Sometimes managers or supervisors choose to engage with the person exhibiting suspicious behavior. This lets them know they have appeared on the radar. You can start, Anderson says, by asking if they’re somehow related to the child or children they’re currently interacting with. If an adult is swimming around children with goggles on, you can ask if they’re coaching the children, he says.

If it comes to it, you may need to explain to the patron the ground rules for appropriate behavior, Feasel says. You may even need to ask them to relocate to another part of the pool. Of course, if they don’t cooperate, you may need to ask them to leave.

If you choose to report suspicious behavior to authorities, exercise the same caution and delicacy. Do not label the person, say they were grooming a child or make any such accusations, Anderson says. Just describe the behavior in detail. “That way you’re not saying, ‘That person is a pedophile,’” he says. “You’re saying, ‘We’ve told this guy three times [to stop a behavior].’”

Facilities also should establish rules saying where children should be picked up after swim lessons or practice, Osinski says. When one class or session lets out, coaches and instructors often have to prepare for the next, so they generally don’t have time to watch the children as they leave.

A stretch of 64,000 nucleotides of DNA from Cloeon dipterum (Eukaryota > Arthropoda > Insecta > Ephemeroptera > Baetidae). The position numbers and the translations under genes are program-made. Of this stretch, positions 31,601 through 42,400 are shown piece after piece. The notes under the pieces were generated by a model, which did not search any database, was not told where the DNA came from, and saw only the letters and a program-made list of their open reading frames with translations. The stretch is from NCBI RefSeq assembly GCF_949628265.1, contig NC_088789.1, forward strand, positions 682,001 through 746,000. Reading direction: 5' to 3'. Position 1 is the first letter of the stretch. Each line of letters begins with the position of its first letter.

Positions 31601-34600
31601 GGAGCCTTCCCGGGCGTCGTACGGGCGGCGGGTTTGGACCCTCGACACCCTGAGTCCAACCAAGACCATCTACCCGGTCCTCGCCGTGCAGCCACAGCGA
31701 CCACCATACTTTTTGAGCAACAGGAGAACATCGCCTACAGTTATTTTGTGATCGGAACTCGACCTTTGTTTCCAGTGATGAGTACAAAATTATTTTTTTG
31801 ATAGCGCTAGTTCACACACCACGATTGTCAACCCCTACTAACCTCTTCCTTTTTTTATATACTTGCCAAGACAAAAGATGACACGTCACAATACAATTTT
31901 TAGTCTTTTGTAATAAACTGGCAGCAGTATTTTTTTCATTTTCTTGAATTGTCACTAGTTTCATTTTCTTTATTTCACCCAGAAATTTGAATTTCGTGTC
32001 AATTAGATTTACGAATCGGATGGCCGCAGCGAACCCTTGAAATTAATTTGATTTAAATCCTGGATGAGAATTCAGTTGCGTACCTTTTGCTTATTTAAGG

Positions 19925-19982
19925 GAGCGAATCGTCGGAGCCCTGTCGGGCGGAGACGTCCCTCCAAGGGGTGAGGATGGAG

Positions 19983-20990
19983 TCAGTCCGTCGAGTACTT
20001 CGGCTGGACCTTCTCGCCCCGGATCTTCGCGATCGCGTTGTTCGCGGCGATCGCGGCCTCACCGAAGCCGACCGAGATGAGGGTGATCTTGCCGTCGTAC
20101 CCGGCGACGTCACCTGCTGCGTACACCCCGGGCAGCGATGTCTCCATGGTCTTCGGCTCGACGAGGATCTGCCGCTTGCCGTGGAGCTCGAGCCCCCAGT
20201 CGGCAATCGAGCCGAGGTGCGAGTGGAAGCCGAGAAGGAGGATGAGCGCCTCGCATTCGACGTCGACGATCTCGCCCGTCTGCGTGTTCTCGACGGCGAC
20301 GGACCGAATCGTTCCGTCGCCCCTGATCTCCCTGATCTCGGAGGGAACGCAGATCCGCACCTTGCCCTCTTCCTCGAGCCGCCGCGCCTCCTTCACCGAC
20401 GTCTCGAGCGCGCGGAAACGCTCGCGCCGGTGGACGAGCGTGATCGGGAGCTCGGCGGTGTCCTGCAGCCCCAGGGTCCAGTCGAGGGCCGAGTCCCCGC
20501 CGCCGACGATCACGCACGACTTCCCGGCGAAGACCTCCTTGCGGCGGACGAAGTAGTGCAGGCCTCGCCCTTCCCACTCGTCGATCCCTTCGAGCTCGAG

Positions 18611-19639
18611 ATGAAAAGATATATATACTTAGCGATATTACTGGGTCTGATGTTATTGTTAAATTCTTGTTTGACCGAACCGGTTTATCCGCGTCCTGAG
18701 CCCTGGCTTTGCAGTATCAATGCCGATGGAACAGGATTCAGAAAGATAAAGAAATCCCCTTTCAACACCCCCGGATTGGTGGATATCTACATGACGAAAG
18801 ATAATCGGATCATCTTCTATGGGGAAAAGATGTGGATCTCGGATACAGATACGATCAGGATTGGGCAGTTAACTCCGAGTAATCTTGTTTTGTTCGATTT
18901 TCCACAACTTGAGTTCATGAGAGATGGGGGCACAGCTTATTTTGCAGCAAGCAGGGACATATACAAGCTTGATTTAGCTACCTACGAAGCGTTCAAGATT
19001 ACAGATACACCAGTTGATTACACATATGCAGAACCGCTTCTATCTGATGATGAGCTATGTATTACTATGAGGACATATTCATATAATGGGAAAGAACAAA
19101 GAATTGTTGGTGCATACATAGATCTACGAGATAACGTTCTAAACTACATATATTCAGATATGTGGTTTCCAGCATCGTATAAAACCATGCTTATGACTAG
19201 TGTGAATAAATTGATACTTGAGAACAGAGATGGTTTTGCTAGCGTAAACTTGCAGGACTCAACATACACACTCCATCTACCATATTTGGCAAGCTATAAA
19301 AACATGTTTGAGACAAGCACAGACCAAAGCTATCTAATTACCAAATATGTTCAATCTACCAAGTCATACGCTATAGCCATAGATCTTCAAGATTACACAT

State that either the parent must pick up the child right away, or the children must go to a designated area. Osinski suggests a lobby or other space where staff will naturally be on hand.

Proper training

Finally, management should provide and mandate training that teaches staff what constitutes suspicious behavior and what they should do if they detect it.

Just as surely as you want to build muscle memory in the case of a drowning incident, lifeguards and other staff should know exactly what to do. So provide detailed instructions.

This can become especially challenging, as childhood sexual abuse is such a taboo subject. The key is to create an environment where employees feel comfortable talking about it and communicating with management. Firstly of all, explain to staff that reporting suspicious behavior is not the same as accusing a person of child sexual abuse. This could help with any hesitation that lifeguards, especially younger ones, could show.

But also make sure to discuss this subject frequently, so that it becomes part of the vocabulary, says Melanie Cardella, manager of learning and production for The Redwoods Group.

“This should be a topic of conversation regularly at staff meetings,” she says. “This should be something that is a very well-known topic and something that they discuss regularly so that they know what they’re aware of and they know their clear expectations.”